I can’t believe I have all this stuff.
There was a time when owning all of it was just a dream. Now I am standing in my patio at three in the morning, and here it all is, staged between the garage and the house, waiting to be carried inside: A sweet all-tube Fender guitar amplifier, two fancy-assed electric guitars, a rack full of electronics, a couple of duffel bags full of electronic gizmos, miscellaneous adapters, microphones and cables. I lusted after most of this stuff the way some men pursue women, and now it’s just heavy equipment that I have to carry in the middle of the night, and put it somewhere secure, if such a place exists.
I had packed it up and loaded it earlier in the afternoon, hauled it to the bar where I was playing, unloaded it there, unpacked and set it up. Later, we broke it all down, packed it up again, loaded the cars, the truck and the van and brought it back, each of us, to our various homes, and now I was half way through the job of dragging it out of the car and into the house. That’s four times in one day. And did I mention there’s a whole PA system, too, with six speaker cabinets and heavy power amplifiers? Well, there is.
The band sounded kind of good this night. We have bumbled our way into a few gigs, and the extra playing time has sharpened our performance. I find myself turning to look in surprise and delight at the other guys when something, a transition or an ending or a complicated harmony happens just the way we’d rehearsed it.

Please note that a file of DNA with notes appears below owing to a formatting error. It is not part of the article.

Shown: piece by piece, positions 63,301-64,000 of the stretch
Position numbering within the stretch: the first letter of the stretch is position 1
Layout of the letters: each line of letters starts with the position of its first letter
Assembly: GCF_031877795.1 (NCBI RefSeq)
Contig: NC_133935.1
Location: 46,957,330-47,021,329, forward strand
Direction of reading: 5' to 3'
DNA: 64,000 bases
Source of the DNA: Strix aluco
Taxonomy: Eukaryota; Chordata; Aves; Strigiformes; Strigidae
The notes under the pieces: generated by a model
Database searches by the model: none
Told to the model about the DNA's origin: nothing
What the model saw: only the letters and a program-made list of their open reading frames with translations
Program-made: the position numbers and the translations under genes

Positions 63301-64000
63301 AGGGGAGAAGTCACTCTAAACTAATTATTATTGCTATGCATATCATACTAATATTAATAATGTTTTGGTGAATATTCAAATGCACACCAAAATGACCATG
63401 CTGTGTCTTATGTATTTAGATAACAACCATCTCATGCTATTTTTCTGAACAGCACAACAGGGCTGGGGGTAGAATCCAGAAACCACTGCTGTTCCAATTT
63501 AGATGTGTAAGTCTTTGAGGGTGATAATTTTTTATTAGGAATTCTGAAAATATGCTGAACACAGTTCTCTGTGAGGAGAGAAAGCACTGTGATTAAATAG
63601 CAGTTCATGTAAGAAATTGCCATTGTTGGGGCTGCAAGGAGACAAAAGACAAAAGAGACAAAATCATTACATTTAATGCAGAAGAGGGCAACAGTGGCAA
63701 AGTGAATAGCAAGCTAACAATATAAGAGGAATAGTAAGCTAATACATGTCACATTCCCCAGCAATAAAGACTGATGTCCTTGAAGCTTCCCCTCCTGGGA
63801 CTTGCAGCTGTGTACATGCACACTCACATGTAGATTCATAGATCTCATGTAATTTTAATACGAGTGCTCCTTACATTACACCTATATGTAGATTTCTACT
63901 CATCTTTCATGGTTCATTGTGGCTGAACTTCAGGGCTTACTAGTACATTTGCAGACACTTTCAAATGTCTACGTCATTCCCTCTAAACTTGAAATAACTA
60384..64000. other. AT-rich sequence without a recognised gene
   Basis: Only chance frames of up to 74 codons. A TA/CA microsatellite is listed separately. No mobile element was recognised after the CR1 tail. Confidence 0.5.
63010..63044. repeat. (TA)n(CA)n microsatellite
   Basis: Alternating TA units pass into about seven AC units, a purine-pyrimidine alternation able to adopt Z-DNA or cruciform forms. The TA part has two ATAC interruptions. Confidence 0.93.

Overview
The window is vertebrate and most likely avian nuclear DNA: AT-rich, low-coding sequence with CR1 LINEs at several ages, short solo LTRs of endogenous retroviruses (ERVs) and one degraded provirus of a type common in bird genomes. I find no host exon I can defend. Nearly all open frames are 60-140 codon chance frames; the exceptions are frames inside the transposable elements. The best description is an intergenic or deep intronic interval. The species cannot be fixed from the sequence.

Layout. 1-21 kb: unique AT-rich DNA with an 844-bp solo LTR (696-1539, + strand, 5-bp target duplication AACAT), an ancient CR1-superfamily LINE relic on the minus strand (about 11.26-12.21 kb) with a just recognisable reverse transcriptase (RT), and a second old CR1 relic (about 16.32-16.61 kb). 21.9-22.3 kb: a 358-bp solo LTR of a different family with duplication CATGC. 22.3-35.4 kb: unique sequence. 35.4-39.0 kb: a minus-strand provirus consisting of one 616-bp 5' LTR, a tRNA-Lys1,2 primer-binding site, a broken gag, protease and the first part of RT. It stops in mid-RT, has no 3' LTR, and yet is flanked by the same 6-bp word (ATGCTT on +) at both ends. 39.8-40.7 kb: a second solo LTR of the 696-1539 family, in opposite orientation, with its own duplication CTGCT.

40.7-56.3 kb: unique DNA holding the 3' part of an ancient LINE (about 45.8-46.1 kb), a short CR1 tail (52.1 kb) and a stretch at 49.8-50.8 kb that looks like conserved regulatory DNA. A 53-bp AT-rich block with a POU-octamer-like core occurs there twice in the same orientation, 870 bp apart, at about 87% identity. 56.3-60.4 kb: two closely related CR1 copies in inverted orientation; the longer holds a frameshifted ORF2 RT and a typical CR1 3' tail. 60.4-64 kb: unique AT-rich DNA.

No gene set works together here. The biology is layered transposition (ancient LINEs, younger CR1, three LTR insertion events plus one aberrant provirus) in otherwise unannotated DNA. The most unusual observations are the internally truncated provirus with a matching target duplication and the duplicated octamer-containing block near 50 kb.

The people are kind. They say “You guys are great!” They whistle and clap. Of course, they came to have a good time, they are all high in various ways, and they will enjoy themselves, no matter what we do.
But it’s not really a great band. No matter how hard we try, how long we practice, there is a frontier of “greatness” out there beyond the horizon, and really, we are just playing around the neighborhood, staying close to home, keeping our day jobs, our paychecks and medical insurance. Greatness demands a bigger commitment.
I complain privately about the flaws and the failings, but what we are doing is, we’re having great big rock’n’roll fun. At least I am. For those few hours when we’re on stage I’m as happy as I ever get. I stopped playing for money decades ago and only recently took it up again. But my attitude now is “I don’t need the money. I just want it to be offered.” Playing rock’n’roll with this band, any band, for real live people who are dancing and partying — I’d do that for free.
Moving all this equipment — that’s what I get paid for.